U.S. Links Iran’s Oil Company to Sanctioned Revolutionary Guard [REPORT]
(Bloomberg) — The Obama administration will report today that Iran’s state-owned oil company is linked to a military unit sanctioned for weapons proliferation, terrorism and human-rights abuses, according to a U.S. official involved in the finding.
In a classified report to Congress, Treasury Secretary Timothy F. Geithner will present evidence that the National Iranian Oil Co., known as NIOC, is “an agent or affiliate” of Iran’s Islamic Revolutionary Guard Corps, the official said on condition of anonymity because the finding isn’t yet public.
The Treasury Department didn’t find sufficient proof to sanction the National Iranian Tanker Co., or NITC, the main carrier for Iranian crude, for ties to the Revolutionary Guard, according to the official.
Even with the finding of the oil company’s links to the Revolutionary Guard, the law allows for continued purchases of Iranian crude by nations granted exemptions for making “significant” reductions in such imports. U.S. companies and individuals are already barred from almost any business with Iran.
Under a law signed Aug. 10, Congress gave the Obama administration until today to determine whether the oil and tanker companies were controlled by the elite unit. Lawmakers are seeking to deny funding to the Guard, as part of an array of sanctions intended to pressure Iranian Supreme Leader Ali Khamenei to halt his country’s suspected pursuit of nuclear- weapons capability.
Mark Dubowitz, a sanctions advocate who prepared reports for Congress and the administration on Revolutionary Guard links to the oil sector, said the ties taint Iran’s crude by association with the Revolutionary Guard and should encourage law-abiding refiners to seek other suppliers.
“This determination matters for all those foreign companies that continue to dealing with NIOC and its dozens of subsidiaries,” Dubowitz, executive director of the Foundation for Defense of Democracies, said in an interview today. He called it a strong signal against “buying, financing, insuring or otherwise dealing in Iranian oil” now that U.S. law is establishing a link to what he called “the world’s most dangerous terrorist organization and proliferator.”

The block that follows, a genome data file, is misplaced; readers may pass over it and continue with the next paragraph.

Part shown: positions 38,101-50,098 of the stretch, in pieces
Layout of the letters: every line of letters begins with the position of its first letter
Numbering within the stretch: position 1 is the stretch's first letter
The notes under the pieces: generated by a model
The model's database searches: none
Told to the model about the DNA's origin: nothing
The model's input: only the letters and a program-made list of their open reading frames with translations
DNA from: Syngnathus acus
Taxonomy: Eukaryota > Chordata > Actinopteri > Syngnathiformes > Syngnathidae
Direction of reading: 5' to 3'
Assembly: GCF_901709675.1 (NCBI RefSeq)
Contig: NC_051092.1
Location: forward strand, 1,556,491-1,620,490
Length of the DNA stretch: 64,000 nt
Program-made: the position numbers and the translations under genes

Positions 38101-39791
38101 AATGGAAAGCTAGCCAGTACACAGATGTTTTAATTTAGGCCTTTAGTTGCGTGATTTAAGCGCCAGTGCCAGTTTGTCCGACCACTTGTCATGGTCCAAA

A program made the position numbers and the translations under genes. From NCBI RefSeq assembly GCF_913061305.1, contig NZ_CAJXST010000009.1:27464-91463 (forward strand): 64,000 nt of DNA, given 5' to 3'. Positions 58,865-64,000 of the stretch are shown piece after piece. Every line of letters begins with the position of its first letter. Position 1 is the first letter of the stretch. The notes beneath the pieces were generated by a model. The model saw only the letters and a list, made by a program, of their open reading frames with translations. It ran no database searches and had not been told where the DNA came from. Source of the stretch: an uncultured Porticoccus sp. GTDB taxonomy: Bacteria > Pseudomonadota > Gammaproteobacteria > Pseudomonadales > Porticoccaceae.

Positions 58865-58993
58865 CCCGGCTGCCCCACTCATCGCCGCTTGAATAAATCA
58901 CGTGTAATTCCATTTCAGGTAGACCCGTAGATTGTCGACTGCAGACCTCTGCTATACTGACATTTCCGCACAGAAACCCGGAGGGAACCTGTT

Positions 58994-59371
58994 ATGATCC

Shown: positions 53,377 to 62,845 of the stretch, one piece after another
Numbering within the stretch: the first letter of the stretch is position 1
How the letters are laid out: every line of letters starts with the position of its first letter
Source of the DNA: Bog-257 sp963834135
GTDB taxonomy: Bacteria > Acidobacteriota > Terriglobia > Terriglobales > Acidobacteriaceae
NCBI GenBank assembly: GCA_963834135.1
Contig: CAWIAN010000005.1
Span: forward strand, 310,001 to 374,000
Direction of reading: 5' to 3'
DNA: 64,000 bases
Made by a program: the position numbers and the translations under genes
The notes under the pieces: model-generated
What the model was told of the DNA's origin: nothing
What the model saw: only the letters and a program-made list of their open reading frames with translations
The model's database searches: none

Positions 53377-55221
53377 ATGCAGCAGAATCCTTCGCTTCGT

China was the leading importer of Iranian oil in the first six months of last year, followed by Japan, India and South Korea, according to the U.S. Energy Information Administration. All four nations were granted renewable 180-day exemptions from U.S. financial sanctions over their Iranian oil purchases earlier this year.
Chinese customs data released Sept. 21 showed China’s imports of Iranian crude fell 20 percent in August compared with a year earlier, to the lowest level in five months.
Crude oil for November delivery declined $1.23, or 1.3 percent, to $91.66 a barrel at 9:57 a.m. on the New York Mercantile Exchange.
American officials including Secretary of State Hillary Clinton have accused the Revolutionary Guard of taking over the most lucrative sectors of Iran’s economy. The unit or its members have been sanctioned by the U.S., United Nations and European Union for alleged offenses including nuclear and missile work.
Oil is Iran’s main source of income, supplying more than 50 percent of the national budget, according to International Monetary Fund data. Oil earned the Persian Gulf nation $95 billion in 2011, according to the U.S. Energy Department.
Proponents of the financial and energy-related sanctions imposed say hobbling Iran’s oil revenue is the best way to slow its nuclear progress and forestall military action by Israel or the U.S. Iran says its nuclear program is for civilian energy and medical research only.
The state-owned NIOC is the world’s second-largest oil company by volume produced, after the Saudi Arabian Oil Co. NITC, a former subsidiary of NIOC that was privatized 12 years ago, has the world’s fourth-largest fleet of supertankers, according to London-based Clarkson Research Services Ltd., a unit of the world’s largest shipbroker.
In August 2011, Rostam Qasemi, a former Revolutionary Guard commander and former head of Khatam al-Anbiya, its engineering arm, was named Iran’s oil minister and chairman of NIOC. Qasemi and Khatam al-Anbiya have been sanctioned by the U.S. and the EU for ties to the Guard.
In a telephone interview in February, the tanker company’s general manager of planning, Abdolsamad Taghol, dismissed any suggestion of military links to the tanker line. NITC operates independently, without administrative, financial or political ties to the Guard, he said.
The U.S. has already sanctioned Iran’s national maritime carrier, the Islamic Republic of Iran Shipping Lines, for involvement in missile programs and transporting military cargoes.
President Barack Obama on Feb. 6 ordered a freeze on all Iranian government and financial institutions’ assets under U.S. jurisdiction, which would apply to the state-owned oil company.
Iran, the second-largest oil producer in OPEC after Saudi Arabia, pumped 2.75 million barrels a day in August, 350,000 barrels a day less than in July, according to data compiled by Bloomberg.
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